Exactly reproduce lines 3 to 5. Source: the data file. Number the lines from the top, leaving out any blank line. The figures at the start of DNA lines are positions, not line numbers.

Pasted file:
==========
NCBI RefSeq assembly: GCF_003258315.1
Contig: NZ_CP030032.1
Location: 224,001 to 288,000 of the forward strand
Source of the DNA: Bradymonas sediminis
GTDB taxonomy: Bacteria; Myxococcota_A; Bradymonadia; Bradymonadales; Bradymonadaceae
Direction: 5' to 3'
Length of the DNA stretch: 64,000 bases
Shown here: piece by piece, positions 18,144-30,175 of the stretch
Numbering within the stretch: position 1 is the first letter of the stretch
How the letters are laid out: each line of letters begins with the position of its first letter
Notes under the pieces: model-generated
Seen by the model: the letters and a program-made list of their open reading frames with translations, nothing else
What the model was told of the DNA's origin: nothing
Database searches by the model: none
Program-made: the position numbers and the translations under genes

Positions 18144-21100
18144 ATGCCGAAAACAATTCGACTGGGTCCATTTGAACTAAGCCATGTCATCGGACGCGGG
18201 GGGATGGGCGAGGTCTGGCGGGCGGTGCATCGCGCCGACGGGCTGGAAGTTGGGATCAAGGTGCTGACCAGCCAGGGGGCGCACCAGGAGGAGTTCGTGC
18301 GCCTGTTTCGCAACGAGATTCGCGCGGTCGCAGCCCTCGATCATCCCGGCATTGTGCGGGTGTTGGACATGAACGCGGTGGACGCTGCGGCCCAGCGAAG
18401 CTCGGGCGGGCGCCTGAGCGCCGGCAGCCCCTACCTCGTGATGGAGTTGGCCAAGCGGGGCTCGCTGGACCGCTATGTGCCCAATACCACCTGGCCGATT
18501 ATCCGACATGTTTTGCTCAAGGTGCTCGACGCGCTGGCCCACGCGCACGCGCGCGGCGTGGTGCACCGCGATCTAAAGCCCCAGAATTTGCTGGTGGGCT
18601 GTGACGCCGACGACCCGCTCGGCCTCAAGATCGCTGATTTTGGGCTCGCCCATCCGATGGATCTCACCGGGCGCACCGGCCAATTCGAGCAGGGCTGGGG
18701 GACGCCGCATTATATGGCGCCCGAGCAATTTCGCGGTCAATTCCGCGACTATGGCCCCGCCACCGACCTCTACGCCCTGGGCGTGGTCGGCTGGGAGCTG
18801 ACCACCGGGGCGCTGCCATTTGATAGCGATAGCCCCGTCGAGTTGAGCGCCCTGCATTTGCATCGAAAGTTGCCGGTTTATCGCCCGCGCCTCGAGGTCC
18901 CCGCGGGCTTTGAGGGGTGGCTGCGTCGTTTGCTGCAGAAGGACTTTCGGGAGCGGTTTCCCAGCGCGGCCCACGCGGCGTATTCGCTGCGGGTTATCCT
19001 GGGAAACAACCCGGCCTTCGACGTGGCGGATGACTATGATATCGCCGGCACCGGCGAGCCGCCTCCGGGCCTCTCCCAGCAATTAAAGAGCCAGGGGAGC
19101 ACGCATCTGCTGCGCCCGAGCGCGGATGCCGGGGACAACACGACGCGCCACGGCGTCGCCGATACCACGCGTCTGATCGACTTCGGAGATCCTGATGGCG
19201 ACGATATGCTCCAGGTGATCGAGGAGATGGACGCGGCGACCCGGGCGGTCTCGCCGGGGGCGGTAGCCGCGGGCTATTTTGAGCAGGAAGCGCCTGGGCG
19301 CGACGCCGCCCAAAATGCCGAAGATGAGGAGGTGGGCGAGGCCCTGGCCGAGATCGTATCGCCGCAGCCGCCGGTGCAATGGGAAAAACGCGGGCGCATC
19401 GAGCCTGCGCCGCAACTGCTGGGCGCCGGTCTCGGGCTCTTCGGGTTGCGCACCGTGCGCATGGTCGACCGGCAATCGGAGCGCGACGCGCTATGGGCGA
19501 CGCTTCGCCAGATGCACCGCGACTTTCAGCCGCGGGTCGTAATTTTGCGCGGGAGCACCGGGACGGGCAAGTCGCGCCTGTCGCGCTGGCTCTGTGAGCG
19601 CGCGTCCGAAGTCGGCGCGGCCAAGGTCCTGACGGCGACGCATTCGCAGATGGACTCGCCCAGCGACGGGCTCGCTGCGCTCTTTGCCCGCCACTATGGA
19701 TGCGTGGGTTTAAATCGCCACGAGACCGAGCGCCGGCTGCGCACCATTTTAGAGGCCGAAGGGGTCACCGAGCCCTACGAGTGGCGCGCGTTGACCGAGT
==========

Location: 224,001 to 288,000 of the forward strand
Source of the DNA: Bradymonas sediminis
GTDB taxonomy: Bacteria; Myxococcota_A; Bradymonadia; Bradymonadales; Bradymonadaceae